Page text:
Ok, let’s share my vision.
The goal for me is definitely a general purpose desktop OS. The one I want to use on my computers. Kind of a free software alternative to macOS these days. The main target at the moment would be these people who use macOS and work either on UNIXy things or web development or connect to some company server to do the heavy work. Somewhat technical users, but who want to use their computer, not spend days tweaking it to make it work how they need.
That being said, it is indeed too early to get there. As a developer, I’m already looking at the next step and trying to make that happen. Hence my work, for example, on improving the web browser.
As a first step, we want to get more developers in. There was a lot of discussions about this in the BeOS days (read the Be newsletter, etc for a glance at this). The approach then was to attract developers first, and users would come when enough apps are ready. So, let’s try that. What do we need then?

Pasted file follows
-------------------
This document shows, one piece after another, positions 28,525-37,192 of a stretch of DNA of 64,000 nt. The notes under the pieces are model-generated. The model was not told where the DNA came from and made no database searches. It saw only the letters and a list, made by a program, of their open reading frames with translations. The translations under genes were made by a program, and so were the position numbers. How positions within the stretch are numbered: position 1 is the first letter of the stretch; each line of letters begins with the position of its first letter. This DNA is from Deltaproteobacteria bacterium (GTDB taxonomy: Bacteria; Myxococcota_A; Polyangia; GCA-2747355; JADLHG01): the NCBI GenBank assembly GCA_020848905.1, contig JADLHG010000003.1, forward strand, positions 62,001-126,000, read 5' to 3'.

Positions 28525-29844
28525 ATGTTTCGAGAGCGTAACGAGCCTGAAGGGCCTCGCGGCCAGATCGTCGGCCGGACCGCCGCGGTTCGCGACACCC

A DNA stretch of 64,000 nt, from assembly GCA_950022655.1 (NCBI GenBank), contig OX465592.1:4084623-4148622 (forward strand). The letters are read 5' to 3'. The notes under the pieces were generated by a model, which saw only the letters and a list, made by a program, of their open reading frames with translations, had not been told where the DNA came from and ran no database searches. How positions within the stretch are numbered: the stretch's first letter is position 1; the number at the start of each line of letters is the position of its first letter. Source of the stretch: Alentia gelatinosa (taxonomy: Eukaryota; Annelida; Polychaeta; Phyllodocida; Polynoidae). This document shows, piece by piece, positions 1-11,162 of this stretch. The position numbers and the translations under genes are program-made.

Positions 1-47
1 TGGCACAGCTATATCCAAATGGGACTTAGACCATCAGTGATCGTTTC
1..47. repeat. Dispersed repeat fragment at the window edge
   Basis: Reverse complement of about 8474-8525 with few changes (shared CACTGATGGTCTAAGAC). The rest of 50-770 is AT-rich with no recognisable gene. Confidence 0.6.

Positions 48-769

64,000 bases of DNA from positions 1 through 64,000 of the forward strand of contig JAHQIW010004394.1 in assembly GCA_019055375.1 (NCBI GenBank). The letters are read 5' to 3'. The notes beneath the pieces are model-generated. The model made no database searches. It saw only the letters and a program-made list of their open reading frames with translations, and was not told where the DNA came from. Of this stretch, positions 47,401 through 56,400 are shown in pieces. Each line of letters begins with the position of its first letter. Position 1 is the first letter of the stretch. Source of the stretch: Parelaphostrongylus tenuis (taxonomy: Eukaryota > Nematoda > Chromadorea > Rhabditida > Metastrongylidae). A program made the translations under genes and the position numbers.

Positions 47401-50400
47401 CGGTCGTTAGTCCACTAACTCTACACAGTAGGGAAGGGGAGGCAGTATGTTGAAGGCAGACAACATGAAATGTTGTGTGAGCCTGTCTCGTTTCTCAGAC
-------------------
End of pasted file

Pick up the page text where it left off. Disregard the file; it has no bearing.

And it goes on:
We will need proper development tools. You all know I’m a bare-bone “vim, cmake, terminal” guy, but I’m sure people will want something easier to setup. The ongoing work on Paladin and Koder is therefore important. I’m relieved that it’s now in the hand of people who have good understanding of how Haiku things should work and it will also be used as a demo of what we want to achieve: tight integration between independant apps. Paladin is a project manager, but it uses a 3rd party editor, this will be either Pe, Koder, or gvim (we will be meeting with Kapix and Adam to set this up during BeGeistert). Throw in a code completion engine (YouCompleteMe may be a good candidate) and you already have a good starting point for a great development environment.